Movie Review: The Current War

The Current War, The Director’s Cut, a strange 2017 movie, finally debuted this fall. It had been languishing in the aftermath of the Me, Too movement that annihilated the movie studio that made The Current War.

The newly released movie, produced by an uncredited Harvey Weinstein (The King’s Speech) and Martin Scorsese (Taxi Driver) among many others, features Michael Shannon (The Shape of Water) as George Westinghouse, Nicholas Hoult as Nikola Tesla and Benedict Cumberbatch (War Horse) as Thomas Edison. This should be an amazing movie.

But it isn’t and, after everything but the kitchen sink was hurled at this movie regardless of merit and through no fault of its own, one can only hazard a guess as to why it is not as good as it might have been.

The Current War is not amazing. It’s barely interesting, though it is interesting — how could it not be, given its subject? — and it gets better as it goes along. 

Beginning with the sound of winter’s wind as a blindingly white snowstorm engulfs one man in black, depicting a world in white and black in desperate need of color and light, The Current War comes up with a fast and dizzying array of scenes that zip and do not linger. But it becomes clear without proper exposition that Edison in 1880 has arrived “to give light” with a patent application. 

Details are hard to make out. Director Alfonso Gomez-Rejon, working with playwright Michael Mitnick’s screenplay, opted for a hurried first half for reasons that remain unclear. The Current War, which essentially depicts electricity competition within a 13-year span when America had the closest the world’s ever known to having a purely capitalist economy — that is, with some statism but without near-total government control of economics, such as anti-trust law, an income tax, Social Security, Medicare, ObamaCare and control of utilities as monopolies — morphs from man to man contest over electrical currents into a more benign account of both mens’ characters. Like The Founder, The Current War can’t decide where it stands on the morality of a capitalist, let alone capitalism.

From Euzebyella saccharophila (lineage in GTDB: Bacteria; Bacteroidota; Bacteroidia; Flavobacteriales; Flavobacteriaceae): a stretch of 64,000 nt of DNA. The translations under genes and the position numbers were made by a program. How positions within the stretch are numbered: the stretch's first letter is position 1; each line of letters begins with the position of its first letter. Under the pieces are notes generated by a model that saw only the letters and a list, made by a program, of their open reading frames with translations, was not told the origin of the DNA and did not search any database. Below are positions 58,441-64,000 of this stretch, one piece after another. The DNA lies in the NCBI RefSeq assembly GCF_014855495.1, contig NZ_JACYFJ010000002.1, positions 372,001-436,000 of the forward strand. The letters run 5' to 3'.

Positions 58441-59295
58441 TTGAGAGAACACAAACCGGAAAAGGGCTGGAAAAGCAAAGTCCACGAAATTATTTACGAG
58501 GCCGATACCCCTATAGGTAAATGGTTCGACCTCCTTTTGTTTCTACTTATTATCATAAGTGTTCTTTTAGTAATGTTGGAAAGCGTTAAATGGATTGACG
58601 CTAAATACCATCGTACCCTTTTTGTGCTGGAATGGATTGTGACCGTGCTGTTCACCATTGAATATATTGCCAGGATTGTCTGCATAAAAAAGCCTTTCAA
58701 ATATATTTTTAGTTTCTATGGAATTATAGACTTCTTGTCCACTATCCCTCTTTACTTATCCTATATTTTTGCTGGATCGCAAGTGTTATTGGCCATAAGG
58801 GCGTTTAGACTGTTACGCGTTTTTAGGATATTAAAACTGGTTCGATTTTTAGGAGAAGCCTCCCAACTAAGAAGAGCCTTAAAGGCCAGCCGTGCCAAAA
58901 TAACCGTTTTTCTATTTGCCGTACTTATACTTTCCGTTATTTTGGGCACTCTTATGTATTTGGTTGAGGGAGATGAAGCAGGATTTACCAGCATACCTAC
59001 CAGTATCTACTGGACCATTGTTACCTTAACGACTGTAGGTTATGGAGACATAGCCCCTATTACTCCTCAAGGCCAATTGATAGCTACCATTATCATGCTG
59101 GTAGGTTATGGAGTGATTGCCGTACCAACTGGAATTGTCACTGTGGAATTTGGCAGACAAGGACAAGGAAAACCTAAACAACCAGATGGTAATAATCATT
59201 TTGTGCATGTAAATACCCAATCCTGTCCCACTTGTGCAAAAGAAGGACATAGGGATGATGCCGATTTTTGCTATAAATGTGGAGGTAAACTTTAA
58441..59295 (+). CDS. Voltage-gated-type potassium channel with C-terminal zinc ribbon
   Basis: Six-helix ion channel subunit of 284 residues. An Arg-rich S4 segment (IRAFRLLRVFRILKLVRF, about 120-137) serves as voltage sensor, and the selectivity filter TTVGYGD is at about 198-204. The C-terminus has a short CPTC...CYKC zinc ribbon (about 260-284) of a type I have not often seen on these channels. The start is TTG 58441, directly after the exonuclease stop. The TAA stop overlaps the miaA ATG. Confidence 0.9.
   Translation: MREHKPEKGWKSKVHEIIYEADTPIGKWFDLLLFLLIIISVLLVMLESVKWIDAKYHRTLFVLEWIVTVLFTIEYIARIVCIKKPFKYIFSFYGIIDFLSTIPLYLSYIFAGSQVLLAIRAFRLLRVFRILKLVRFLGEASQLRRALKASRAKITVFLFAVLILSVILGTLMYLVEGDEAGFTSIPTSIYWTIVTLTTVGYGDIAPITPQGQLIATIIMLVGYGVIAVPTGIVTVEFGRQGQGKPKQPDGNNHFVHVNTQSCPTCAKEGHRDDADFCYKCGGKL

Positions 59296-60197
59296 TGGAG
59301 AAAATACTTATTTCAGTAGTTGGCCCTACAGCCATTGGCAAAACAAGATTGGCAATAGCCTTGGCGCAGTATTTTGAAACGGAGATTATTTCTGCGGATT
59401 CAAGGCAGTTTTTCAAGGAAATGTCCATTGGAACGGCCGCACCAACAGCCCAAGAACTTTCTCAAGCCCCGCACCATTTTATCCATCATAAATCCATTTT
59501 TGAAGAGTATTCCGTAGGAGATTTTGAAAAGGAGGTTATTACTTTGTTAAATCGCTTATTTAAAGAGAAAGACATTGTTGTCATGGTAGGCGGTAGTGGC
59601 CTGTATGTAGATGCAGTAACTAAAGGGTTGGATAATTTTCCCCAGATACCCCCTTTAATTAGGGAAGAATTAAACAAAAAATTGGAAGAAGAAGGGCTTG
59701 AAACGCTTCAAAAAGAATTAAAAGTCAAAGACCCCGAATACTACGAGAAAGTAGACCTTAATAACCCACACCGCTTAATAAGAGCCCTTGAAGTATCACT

Ultimately, it sort of apologizes for their supposed excesses and ruthlessness in the subsidiary character Hoult portrays, Nikola Tesla, whose academic presentation to a small gathering at Columbia College on May 20, 1891 marks a turning point. Immigrant Tesla as the eccentric futurist fits Texas native Gomez-Rejon’s and Pittsburgher Mitnick’s theme that capitalists can do good and bad alike, so the notion which emerges is that capitalism represents both the potential for promoting life and hastening death; it could make peace or it could start war.

This undeveloped theme has certain possibilities, largely unrealized here. By the time the film’s climax comes to Chicago for each capitalist’s presentation to the cronies that control the Columbian Exposition of 1893, both men have compromised themselves to a certain degree, though, arguably, Westinghouse comes off as more principled. The best line of this historically based movie, which plays with the lights and probably the facts a bit too much, is when a question is put to Tesla after he proposes a new idea: “Are you serious?” Tesla deadpans: “Almost always.” 

The Current War might’ve been grand. Shannon and Cumberbatch are in fine form as always. Hoult is very good as Tesla. There are glimpses of a vision. But it moves too fast, shows too little and emits the quality of one of those non-fiction programs on a cable channel that dramatizes historical reenactments. Diehard fans of Edison, Westinghouse, Tesla and members of the cast and crew may find something here to appreciate and enjoy. But there’s not enough of a driving sense of purpose to power The Current War.